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Rev. C.T. Vivian’s new memoir a guidebook for today’s social activists

By David Pendered

The new memoir by the Rev. C.T. Vivian is a morally based guidebook for today’s social activists as much as it is a recollection of Vivian’s path from Depression-era Missouri to the round table of the Civil Rights movement in Nashville and Atlanta.

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The body of C.T. Vivian was lain in state in the rotunda of Georgia’s Capitol, the first of three Blacks to be so honored and just days ahead of similar respects paid to Congressman John Lewis. Credit: Kelly Jordan

The currency of Vivian’s message was underscored Wednesday by Bernard LaFayette, a cofounder of the Student Nonviolent Coordinating Committee who said he looked up to Vivian as a mentor.

Leadership training is the starting point of all successful campaigns, LaFayette said during a virtual discussion of the new book, It’s in the Action: Memories of a Nonviolent Warrior. The book is available on Amazon and hard cover copies are to be released March 9. The co-authors are Vivian and Steve Fiffer. Vivian died July 17, 2020.

“The first recommendation is to identify student leaders, young people, whom other young people will follow,” LaFayette said.

“My strong recommendation is you have workshop to train leadership,” LaFayette said. “Let’s see what we can learn from others who have been successful – Martin Luther King and the bus boycott, Ghandi in India…. Learning from the mistakes of the past as well as what’s been successful.”

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C.T. Vivian enjoys a moment during his birthday celebration with Ceasar Mitchell, former president of the Atlanta City Council. Credit: Kelly Jordan

LaFayette capitalized on his time with Vivian, his senior by some 15 years. LaFayette served in the Nashville and Selma movements, the Freedom Rides, and was named by the Rev. Martin Luther King, Jr. as national coordinator for the 1968 Poor People’s campaign, according to his biography on the Selma Center for Trust and Reconciliation, where he serves as board chair.

Fiffer concurred with LaFayette’s characterization.

“You’re channeling C.T. Vivian on our conversations of leadership,” Fiffer said. “We have an entire chapter in the book on Dr. King and his leadership and spiritual leadership…. There are some real lessons to be learned from that. That will be inspiring and informational to young people, that chapter in the book.”

The Occupy movement is an example of one that fizzled out for a lack of leadership, Fiffer said of Vivian’s view of the movement. Occupy started on Wall Street and spread swiftly in 2011. Campers took over Atlanta’s Woodruff Park for a period. The movement faded within a year, before any substantial leadership was established to determine a mission, goals and objectives, and to incorporate disparate interests that Occupy was said to represent.

Al Vivian said lessons in leadership he learned from his father have helped him propel BASIC Diversity, the company his father founded to work with businesses and organizations on diversity and inclusion.

“Holding people accountable,” is the lesson the son emphasized.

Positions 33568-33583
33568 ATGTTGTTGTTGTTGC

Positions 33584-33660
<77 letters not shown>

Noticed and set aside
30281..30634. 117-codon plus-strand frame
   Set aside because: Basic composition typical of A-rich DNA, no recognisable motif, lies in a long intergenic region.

An example is the ubiquitous mission statement that always cites lofty goals. He said he asks clients: “Show me how that is in effect.”

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C.T. Vivian retained his youthful vibrancy, and weight, by paying heed to his health and exercise, according to his friend Andrew Young. Credit: Kelly Jordan

The point of the example is the importance of basing a conversation on principles that are of value to the other person in the conversation, he said. That was a lesson from his father.

“Here’s how we won the Civil Rights battle – hold America, white America, to what they say they value,” Al Vivian said. “There are two documents white America says it values: the Constitution and Bible. Every argument lines up with one of those two documents.”

As Vivian and King were developing their theories of nonviolent confrontation, the men seem to have made parallel observations about potential biracial partnerships. Their words are similar to some that were voiced during the 2020 demonstrations for civil and human rights in Atlanta and other cities:

Vivian, in his memoir:

  • “When I arrived at college, I thought that poor, uneducated white people posed the greatest threat to people of color. The more educated you were, the more tolerant, the more above-the-fray you were. Wrong!“

King, in Letter from a Birmingham Jail:

  • “I have almost reached the regrettable conclusion that the Negro’s greatest stumbling block in the stride toward freedom is not the White Citizen’s Council-er or the Ku Klux Klanner, but the white moderate who is more devoted to ‘order’ than to justice….”

 

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David Pendered

David Pendered, Managing Editor, is an Atlanta journalist with more than 30 years experience reporting on the region’s urban affairs, from Atlanta City Hall to the state Capitol. Since 2008, he has written for print and digital publications, and advised on media and governmental affairs. Previously, he spent more than 26 years with The Atlanta Journal-Constitution and won awards for his coverage of schools and urban development. David graduated from North Carolina State University and was a Western Knight Center Fellow.

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